Horrific Sounds of the Horrible, and Other Tales of Horror set to Music

This just scratches the surface of Horror in music. I know there are far too many artists to actually cover in this one post. In all honesty, I was not attempting to do a Horror in Rock 101 course. This could be viewed as a quick reference or cheat sheet.

When you think of music that contains themes of horror, which artist(s) pops in your head immediately? Is it Rob Zombie, Black Sabbath, Danzig, Samhain, The Misfits, Michale Graves, Alice Cooper, Blitzkid, Iron Maiden, Ozzy, Megadeth, Metallica, Anthrax, Slayer, I.C.P., or Michael Jackson’s Thriller? Personally, when I think of music that induces horror, images of: Beiber, Dixie Chicks, Pitbull, and John Mayer come to my mind. In all seriousness though, overtones of horror are present in many artists’ songs.

There are many bands that, while not using Horror as their image, have used elements of horror (both real life and fictional) in some of their songs. Serial Killers, Zombies, Vampires, Werewolves, Ghosts, Black Magic, and other staples of the horror genre have been focal points in some of the biggest musical talents’ songs. The works of Stephen King, Edgar Allen Poe, and H.P. Lovecraft have all had their stories set to music at one time or another.

Anyone remember what albums are? Black Sabbath not only made music about dark subject matter, they also used it on their album covers. Check out the cover of their self titled debut. That picture is just haunting. The artwork for their fifth album Sabbath, Bloody Sabbath is another one that has very strong imagery.

Originally named Earth, the band began as a heavy blues rock group. Eventually they changed the name to Black Sabbath (taking the name of the 1963 Boris Karloff movie which was showing at the movie theater across the street from their rehearsal room) and incorporated horror and occult inspired lyrics with down tuned guitars.

Black Sabbath made their career by singing of: The occult, protesting war, mental illness, and addiction. Black Sabbath was the archetype of Heavy Metal. Without Sabbath, music would have become stagnant with Tree Hugging Hippy Music, Disco, and ‘80s Hair Bands. Ozzy continued with dark subject matter in his songs after leaving Sabbath. The occult and addiction continued to be ongoing themes in Ozzy’s songs.

Before Danzig made the hit song Mother, he started a band and created a new genre of music. It was called Horror Punk and the name of the band was The Misfits. There were no taboo subjects when it came to their lyrical content. They took on almost every B-movie topic that there was. Zombies, werewolves, vampires, ghosts, and the like were some of the things Danzig sang about.

The Misfits were not the only group bitten by The Living Dead, or rather inspired to write songs about zombies. Anthrax has had zombies represented in a few of there songs. A band named “The Devil Wears Prada” released an E.P. last year titled Zombie. It is a five track concept album based on a zombie apocalypse.  At some point, you may have seen a little video for a song called Thriller by Michael Jackson. That video is probably the most popular, and recognizable use of Zombies in a music video.

One band that was influenced by Danzig’s Misfits was Metallica. Metallica were also inspired by H.P. Lovecraft’s stories in their songs The Call of Ktulu and The Thing That Should Not Be. They have also tackled subjects such as: lycanthropy (werewolves), The Horsemen of the Apocalypse, The Plague of Death of the Firstborn, and being born to a witch.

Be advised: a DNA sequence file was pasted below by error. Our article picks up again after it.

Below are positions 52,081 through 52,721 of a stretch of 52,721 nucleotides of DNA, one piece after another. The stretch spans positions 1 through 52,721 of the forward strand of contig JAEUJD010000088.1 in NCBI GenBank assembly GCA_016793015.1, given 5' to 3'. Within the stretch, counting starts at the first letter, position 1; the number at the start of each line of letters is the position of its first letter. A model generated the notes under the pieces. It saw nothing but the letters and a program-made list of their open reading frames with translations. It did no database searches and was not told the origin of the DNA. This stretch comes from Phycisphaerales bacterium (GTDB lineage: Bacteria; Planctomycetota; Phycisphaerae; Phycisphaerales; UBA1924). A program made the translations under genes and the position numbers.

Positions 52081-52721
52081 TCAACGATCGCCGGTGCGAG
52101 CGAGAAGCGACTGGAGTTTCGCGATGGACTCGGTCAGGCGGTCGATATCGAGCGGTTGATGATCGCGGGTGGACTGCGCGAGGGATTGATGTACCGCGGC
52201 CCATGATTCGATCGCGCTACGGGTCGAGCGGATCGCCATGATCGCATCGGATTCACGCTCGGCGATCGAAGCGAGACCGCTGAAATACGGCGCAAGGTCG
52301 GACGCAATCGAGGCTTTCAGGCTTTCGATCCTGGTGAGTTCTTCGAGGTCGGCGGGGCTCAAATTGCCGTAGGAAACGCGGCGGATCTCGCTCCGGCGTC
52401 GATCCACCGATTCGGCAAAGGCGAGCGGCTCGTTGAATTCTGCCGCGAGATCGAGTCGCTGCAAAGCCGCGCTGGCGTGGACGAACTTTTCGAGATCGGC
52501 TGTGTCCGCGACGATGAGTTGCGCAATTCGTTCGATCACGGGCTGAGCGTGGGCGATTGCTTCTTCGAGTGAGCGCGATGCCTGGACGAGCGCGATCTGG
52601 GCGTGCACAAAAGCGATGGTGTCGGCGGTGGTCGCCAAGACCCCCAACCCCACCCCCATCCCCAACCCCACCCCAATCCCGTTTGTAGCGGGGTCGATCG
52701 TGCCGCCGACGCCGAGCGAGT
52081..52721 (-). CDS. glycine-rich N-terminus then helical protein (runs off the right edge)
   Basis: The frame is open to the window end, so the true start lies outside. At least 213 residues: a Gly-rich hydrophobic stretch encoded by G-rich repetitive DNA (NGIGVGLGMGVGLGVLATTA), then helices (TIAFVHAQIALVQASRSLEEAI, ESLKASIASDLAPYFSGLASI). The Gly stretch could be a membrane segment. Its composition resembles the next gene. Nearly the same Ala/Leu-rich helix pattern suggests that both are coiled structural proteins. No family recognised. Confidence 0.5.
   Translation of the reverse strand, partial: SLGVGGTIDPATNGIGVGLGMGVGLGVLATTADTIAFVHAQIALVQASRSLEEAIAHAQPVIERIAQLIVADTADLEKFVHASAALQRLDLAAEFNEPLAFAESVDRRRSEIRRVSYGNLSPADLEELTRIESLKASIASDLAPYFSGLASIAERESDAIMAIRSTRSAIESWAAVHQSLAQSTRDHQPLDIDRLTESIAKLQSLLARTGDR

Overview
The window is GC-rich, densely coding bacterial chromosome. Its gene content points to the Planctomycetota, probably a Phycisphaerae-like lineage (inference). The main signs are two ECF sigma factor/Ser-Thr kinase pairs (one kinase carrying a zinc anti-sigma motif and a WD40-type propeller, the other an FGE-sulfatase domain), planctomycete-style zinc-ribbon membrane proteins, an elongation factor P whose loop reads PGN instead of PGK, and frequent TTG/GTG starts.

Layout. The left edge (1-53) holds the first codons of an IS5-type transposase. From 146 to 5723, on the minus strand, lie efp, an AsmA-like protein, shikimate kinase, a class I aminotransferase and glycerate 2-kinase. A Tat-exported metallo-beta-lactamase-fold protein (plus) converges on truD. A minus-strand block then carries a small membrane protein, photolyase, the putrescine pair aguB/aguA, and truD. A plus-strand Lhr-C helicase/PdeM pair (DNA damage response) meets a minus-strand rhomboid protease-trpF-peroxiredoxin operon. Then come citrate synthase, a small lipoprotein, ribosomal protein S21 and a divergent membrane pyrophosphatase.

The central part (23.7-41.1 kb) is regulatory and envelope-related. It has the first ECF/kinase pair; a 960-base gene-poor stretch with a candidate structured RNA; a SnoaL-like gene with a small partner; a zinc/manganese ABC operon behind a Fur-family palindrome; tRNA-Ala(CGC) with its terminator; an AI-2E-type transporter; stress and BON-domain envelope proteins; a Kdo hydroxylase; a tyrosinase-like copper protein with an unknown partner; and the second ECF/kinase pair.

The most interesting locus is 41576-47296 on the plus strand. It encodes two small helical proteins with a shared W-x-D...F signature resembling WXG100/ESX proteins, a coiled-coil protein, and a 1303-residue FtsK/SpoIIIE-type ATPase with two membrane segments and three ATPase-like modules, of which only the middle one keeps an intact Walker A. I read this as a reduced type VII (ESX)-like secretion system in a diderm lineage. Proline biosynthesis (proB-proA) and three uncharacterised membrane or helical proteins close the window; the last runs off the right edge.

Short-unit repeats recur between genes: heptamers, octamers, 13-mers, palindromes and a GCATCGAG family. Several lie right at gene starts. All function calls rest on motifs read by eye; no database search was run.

Stephen King’s story, The Stand, is the basis for the Anthrax song Among the Living. The song is from the antagonist’s (The Walking Dude, aka Randall Flagg) point of view. Where as Iron Maiden sang about Poe’s Murders in the Rue Morgue (They have also covered topics such as Phantom of the Opera and Transylvania as well. Maiden’s iconic mascot Eddie is another cog in the wheel of Horror in Heavy Metal imagery.) Jonathan Davis of Korn wrote a good portion of what was the soundtrack to the film Queen of the Damned, which was initially an Anne Rice story.

This post wouldn’t be complete without mentioning Rob Zombie and his brother, Spider from Powerman 5000. While Rob’s band White Zombie leaned more toward horror themed songs, Spider’s band PM5K were geared to Science Fiction. These brothers have dedicated their careers to singing about the genres  that they love.

Here are a few bands that I didn’t get to cover, but deserve honorable mention: Samhain, Blitzkid (Heirs to the throne once owned by The Misfits), Mister Monster, The Cryptkeeper Five, Nim Vind(Mr. Underhill), Gotham Road, AFI, Eerie Lane, Doomtree, The Death Riders, Son of Sam, The Killer Barbies, Koffin Kats, Suicidal Tendencies, The Creepshow, The Everdead, The Bronx Casket Co., The Vincent Black Shadow, and Under a Nightmare.

Until next time, keep the Horror alive.

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One Response to “Horrific Sounds of the Horrible, and Other Tales of Horror set to Music”

  1. Im so picky about my horror. It was a great experience to pick apart Metallica songs and discover they wrote 2 songs inspired by Lovecraft. One which has lyrics..These days I like my music to be more uplifting. I also hate most horror movies and contemporary literature on the subject. There will never be another H.P.Lovecraft, Algernon Blackwood, Ambrose Bierce. There can be no fear of the unknown if every idea has been re-hashed a hundred different ways.

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